With the dumbing-down of American there is a corresponding increase in nanny state regulations. I don't want the government telling me what to eat.
    • Apr 2 2011: Clay, while I strongly believe people should be self-sufficient and make appropriate decisions for themselves, I do not view this as a black and white issue. I have two major points of contention...

      The first is that sugars, salts and sweets play on our evolutionary disposition to consume these items. My understanding is that because these were so rare in nature we have a strong desire to consume these so that when we do come across them it is our instinct to eat more of them than is currently necessary. As much as people want to claim independence and absolute personal choice, we are not islands unto ourselves and we are influenced by the world around us and our evolutionary histories.

      My second point of contention is that there are groups, that even if they want to make the right choice, are forced into a bad option. Poverty stricken individuals cannot afford to purchase healthy foods and are stuck purchasing foods that are subsidized by government monies. These foods are so often laden with fats, simple sugars, salts, hormones, antibiotics, preservatives, fillers and other things that we should not be consuming en mass that it literally forces some individuals to choose between purchasing their diabetes medication or food for their family. By subsidizing these foods, we gave these people an impossible choice and they have no opportunity to improve.

      As a whole, I agree with many of your sentiments, encouraging positive choice and education are great things to do, but we ought recognize when our ideals are not applicable as this world has so many shades of gray.
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        Apr 2 2011: Ross, As an organic gardener, I'm for health foods, but I don't want the government involved. I don't understand your point about [unhealthy]" government subsidized foods". People on food stamps can buy anything they want. They have lots of choices.

        Calorie counts on menus is more nanny state. No thanks.
        • Apr 2 2011: Clay I was referring to government subsidized corn, soy and wheat which are pervasive as ingredients in many of the junk food produced in the US, also as I'm sure you are aware are also ingredients in the feed for many animals purposely chosen to unnaturally produce more meat. Also, I'm not so sure that food stamps can buy whatever they want, I've heard conflicting information on this so I would have to check before responding to this point... Finally, my point about people not being able to make healthy choices if they don't have money is that healthy foods are generally more expensive, and if you are poor you are going to eat cheap and subsequently unhealthily.

          As an aside, I'm glad to hear you're an organic gardener, it's good to know someone is taking their health and the environment's health into their own hands. We need more people making these choices.
    • Apr 5 2011: Clay - the government "nanny state" is in our food up to their fossil-fuel, contaminating necks. Have you watched "The World According to Monsanto" documentary? Or Supersize Me? Disgusting and outrageous. We are not governed, we are ruled, and we are fed trash whether we like it in our food or not.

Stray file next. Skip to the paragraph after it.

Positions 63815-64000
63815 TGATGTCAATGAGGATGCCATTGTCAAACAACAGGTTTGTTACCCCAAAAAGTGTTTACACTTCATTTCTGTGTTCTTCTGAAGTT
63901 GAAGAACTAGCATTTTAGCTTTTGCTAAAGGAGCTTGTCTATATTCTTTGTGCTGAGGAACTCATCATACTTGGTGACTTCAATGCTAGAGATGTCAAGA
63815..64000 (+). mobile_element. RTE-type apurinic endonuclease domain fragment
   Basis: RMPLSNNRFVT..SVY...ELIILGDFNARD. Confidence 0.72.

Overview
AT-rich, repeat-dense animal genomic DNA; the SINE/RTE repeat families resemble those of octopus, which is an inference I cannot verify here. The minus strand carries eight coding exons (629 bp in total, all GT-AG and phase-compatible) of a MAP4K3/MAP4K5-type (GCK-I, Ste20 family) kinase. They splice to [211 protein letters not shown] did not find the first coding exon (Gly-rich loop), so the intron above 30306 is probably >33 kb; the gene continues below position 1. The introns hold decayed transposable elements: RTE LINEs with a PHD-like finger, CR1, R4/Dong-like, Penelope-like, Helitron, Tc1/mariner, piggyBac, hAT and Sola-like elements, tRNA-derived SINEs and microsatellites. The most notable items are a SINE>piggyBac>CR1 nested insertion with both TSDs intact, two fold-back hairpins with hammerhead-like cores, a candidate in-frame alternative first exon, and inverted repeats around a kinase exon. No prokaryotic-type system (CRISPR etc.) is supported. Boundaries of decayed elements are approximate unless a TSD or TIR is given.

We need more organic gardeners and farms. People need to start allotment gardens, and grow as much of their own food as possible, even in containers - every "fresh" bit helps.

      Could it be that America is dumbing-down due to the fatty unhealthy diet it is eating? A people of Homer Simpsons - ummmm.... doughnuts, Krusty Burgers, and bypass surgeries?
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    Apr 1 2011: Just a point of clarification, we are already experiencing obesity as an epidemic in the United States.
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    Apr 1 2011: We like sweet and salty food items. Pesticides are for increasing yield. Genetic mutations are for increasing yield and visual aesthetics. Apples are a good example of this. They bread a deeply red apple, but the taste was lousy. People still buy them for the color... However, now they need special pesticides to keep them from being eaten, due to their lack of defenses(didn't evolve naturally to build-in immunities).

    Informed decision making is key. Truth in labeling goes hand-in-hand with that process.
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      Apr 1 2011: William, if you support truth in labeling, then do you support legislation that restaurants must publish calorie counts on their menus?

      http://www.ncsl.org/default.aspx?tabid=14362
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        Apr 2 2011: I just had a chance to go over that document. Do they offer any guidance on how to conform to these new guidelines? If so, that would be interesting to peruse. Also, to be accurate calorie-wise, a “bomb calorimeter” would need to be used for every prepared meal offered. Who will be assisting with this? I get the trans fat, but calories? We can only ballpark that. Furthermore, individuals preparing the meals could be off as well...
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    Apr 1 2011: eat less, buy or grow organic, and dont eat out?

    to be honest, after watching food inc im pretty sure this epicdemic is equivalent to getting the entire world hooked on crack, and then searching really hard how to fix it, while telling everyone how bad the crack is.